Obviously, there are other topics on the table. But, generally speaking, these are the types of things we millennial Republicans get flack for. And while it is OK to disagree on political beliefs, and even healthy, it is NOT OK to make snap judgments about me as a person. Identifying as a Republican does not mean I am the same as Donald Trump.

Just because I am a Republican, does not mean you know everything about me. That does not give you the right to make assumptions about who I am as a person. It is not OK for you to group me with my stereotype or condemn me for what I feel and believe. And for a party that prides itself on being so open-minded, it shocks me that many of you would be so judgmental.

So I ask you to please, please, please reexamine how you view Republicans. Chances are, you're missing some extremely important details. If you only hang out with people who belong to your own party, chances are you're missing out on great people. Because, despite what everyone believes, we are not our stereotype.

Sincerely,

A millennial Republican

Cover Image Credit: NEWSWORK.ORG

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Why The Idea Of 'No Politics At The Dinner Table' Takes Place And Why We Should Avoid It

When did having a dialogue become so rare?

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Why has the art of civilized debate and conversation become unheard of in daily life? Why is it considered impolite to talk politics with coworkers and friends? Expressing ideas and discussing different opinions should not be looked down upon.

I have a few ideas as to why this is our current societal norm.

1. Politics is personal.

Your politics can reveal a lot about who you are. Expressing these (sometimes controversial) opinions may put you in a vulnerable position. It is possible for people to draw unfair conclusions from one viewpoint you hold. This fosters a fear of judgment when it comes to our political beliefs.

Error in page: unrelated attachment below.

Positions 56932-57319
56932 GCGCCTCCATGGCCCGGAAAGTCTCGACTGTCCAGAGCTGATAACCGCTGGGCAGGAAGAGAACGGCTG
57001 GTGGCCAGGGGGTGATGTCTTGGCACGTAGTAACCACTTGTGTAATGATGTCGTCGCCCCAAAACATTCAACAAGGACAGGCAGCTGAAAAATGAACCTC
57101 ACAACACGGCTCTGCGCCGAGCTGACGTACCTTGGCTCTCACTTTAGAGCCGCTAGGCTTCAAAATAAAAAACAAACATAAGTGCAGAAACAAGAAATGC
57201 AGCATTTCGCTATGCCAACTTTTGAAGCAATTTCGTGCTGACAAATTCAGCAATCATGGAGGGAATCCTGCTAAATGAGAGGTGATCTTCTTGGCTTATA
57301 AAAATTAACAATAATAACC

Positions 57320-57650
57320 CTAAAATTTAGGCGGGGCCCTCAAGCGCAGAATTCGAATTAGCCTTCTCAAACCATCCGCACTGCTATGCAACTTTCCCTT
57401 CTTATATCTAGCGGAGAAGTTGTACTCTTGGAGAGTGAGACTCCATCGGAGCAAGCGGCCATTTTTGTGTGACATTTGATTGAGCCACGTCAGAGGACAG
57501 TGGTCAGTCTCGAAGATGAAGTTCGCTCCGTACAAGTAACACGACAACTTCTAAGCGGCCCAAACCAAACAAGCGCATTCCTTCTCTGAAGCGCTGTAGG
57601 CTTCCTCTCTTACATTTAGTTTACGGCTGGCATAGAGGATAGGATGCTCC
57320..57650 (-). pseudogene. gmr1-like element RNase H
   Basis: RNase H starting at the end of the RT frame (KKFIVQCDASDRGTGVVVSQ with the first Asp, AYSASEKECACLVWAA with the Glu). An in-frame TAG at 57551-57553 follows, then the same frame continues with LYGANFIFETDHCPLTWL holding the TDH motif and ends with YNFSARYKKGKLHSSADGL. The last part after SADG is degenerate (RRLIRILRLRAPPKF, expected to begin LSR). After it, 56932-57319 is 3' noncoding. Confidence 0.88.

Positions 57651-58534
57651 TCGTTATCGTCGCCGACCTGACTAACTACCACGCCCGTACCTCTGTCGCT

Regardless of where you lie on the spectrum of political belief, there is a world of assumption that goes along with any opinion. People have a growing concern that others won't hear them out based on one belief.

As if a single opinion could tell you all that you should know about someone. Do your political opinions reflect who you are as a person? Does it reflect your hobbies? Your past?

The question becomes "are your politics indicative enough of who you are as a person to warrant a complete judgment?"

Personally, I do not think you would even scratch the surface of who I am just from knowing my political identification.

2. People are impolite.

The politics themselves are not impolite. But many people who wield passionate, political opinion act impolite and rude when it comes to those who disagree.

The avoidance of this topic among friends, family, acquaintances and just in general, is out of a desire to 'keep the peace'. Many people have friends who disagree with them and even family who disagree with them. We justify our silence out of a desire to avoid unpleasant situations.

I will offer this: It might even be better to argue with the ones you love and care about, because they already know who you are aside from your politics, and they love you unconditionally (or at least I would hope).

We should be having these unpleasant conversations. And you know what? They don't even need to be unpleasant! Shouldn't we be capable of debating in a civilized manner? Can't we find common ground?

I attribute the loss of political conversation in daily life to these factors. 'Keeping the peace' isn't an excuse. We should be discussing our opinions constantly and we should be discussing them with those who think differently.

Instead of discouraging political conversation, we should be encouraging kindness and understanding. That's how we will avoid the unpleasantness that these conversations sometimes bring.

By avoiding them altogether, we are doing our youth a disservice because they are not being exposed to government, law, and politics, and they are not learning to deal with people and ideas that they don't agree with.

Next Thanksgiving, talk politics at the table.